In 2005, after years of campaigns and struggles, former President Obasanjo and his Finance Minister, Ngozi Okonjo-Iweala, were able to secure a debt relief worth $18 billion and a total debt stock reduction of $30 billion. Nigeria was then expected to channel all its available resources into building a sustainable economy and ensure it is not entangled with unsustainable debt again. Fifteen years down the line, the country is even worse off, saddled with a huge unsustainable debt stock of over $80 billion.

Incidentally, when the government was on a borrowing spree, patronising commercial lenders with high interest rates, and with no obvious plans for the loans or repayments, we kept warning the government to beware or at the very least approach multilateral agencies for concessionary loans at one percent or less interest rate. But we were dismissed as economic illiterates. Now that our predictions have come true, we are now running helter skelter seeking for help where there is none and offering to undertake the same reforms we had balked at for decades.

Correction and apology

Two weeks ago in my piece “Abba Kyari and the Narcissism of our middle class”, I narrated the story of a friend on a federal government scholarship, which the government abruptly stopped funding, and their struggle to get the government to honour the agreement they reached. I narrated how greatly the scholarship recipients suffered as a result of the stoppage of their scholarship. I also directly attacked my friend for eventually meeting Abba Kyari, the late Chief of Staff of the President, who facilitated his payment to the exclusion of others in the scheme.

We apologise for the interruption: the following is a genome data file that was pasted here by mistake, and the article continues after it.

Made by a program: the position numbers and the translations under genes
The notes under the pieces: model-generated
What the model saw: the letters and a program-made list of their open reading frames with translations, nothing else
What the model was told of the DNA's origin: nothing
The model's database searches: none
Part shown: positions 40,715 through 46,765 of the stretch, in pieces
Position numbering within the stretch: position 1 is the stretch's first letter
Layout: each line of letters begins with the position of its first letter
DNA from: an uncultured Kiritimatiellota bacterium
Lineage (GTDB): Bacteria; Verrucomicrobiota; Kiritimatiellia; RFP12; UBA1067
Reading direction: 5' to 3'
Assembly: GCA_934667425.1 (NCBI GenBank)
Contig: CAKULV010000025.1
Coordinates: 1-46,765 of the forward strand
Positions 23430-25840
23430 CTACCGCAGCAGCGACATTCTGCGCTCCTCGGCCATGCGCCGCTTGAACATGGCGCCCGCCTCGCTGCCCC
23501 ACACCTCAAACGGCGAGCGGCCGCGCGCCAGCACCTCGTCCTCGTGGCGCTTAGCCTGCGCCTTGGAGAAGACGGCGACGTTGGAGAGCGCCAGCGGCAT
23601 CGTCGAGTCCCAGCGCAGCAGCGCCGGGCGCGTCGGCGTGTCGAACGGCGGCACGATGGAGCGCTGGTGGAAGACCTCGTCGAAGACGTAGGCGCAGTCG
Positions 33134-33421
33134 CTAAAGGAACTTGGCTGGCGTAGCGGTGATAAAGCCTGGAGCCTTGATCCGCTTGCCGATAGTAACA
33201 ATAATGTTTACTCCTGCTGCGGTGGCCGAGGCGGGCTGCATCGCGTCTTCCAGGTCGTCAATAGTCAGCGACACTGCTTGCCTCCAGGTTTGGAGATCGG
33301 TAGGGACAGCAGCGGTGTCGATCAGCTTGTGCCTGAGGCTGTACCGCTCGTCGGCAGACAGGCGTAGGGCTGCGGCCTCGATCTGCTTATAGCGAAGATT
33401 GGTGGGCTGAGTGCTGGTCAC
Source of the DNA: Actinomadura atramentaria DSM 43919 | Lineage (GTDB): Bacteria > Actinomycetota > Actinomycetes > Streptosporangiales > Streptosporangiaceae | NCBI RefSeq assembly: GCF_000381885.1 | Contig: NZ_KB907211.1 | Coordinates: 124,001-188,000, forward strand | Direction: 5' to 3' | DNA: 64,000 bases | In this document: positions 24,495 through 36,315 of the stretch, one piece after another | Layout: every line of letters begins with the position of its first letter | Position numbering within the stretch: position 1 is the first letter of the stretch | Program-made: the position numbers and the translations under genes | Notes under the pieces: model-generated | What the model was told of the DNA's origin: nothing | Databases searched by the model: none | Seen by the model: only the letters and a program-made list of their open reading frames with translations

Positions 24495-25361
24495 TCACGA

I have since gotten additional information that indeed, all the scholarship recipients were paid. In fact, I later got to realise that in an October 22, 2019 twitter chat I had with him, he confirmed to me that the government had “paid their outstanding tuition in July”, a conversation I totally missed while compiling our correspondence for the purpose of the article. I wholeheartedly apologise for the omission and the insinuation that he sold out his comrades in the struggle.

He has however declined my offer to him to write his own side of the story as he does not want to relieve the horror of their struggle with the government which led to a two year delay in his PhD studies and the withdrawal of many others. I hope one day when they are sufficiently healed, they will tell the story of the fiasco that was the PRESSID scholarship.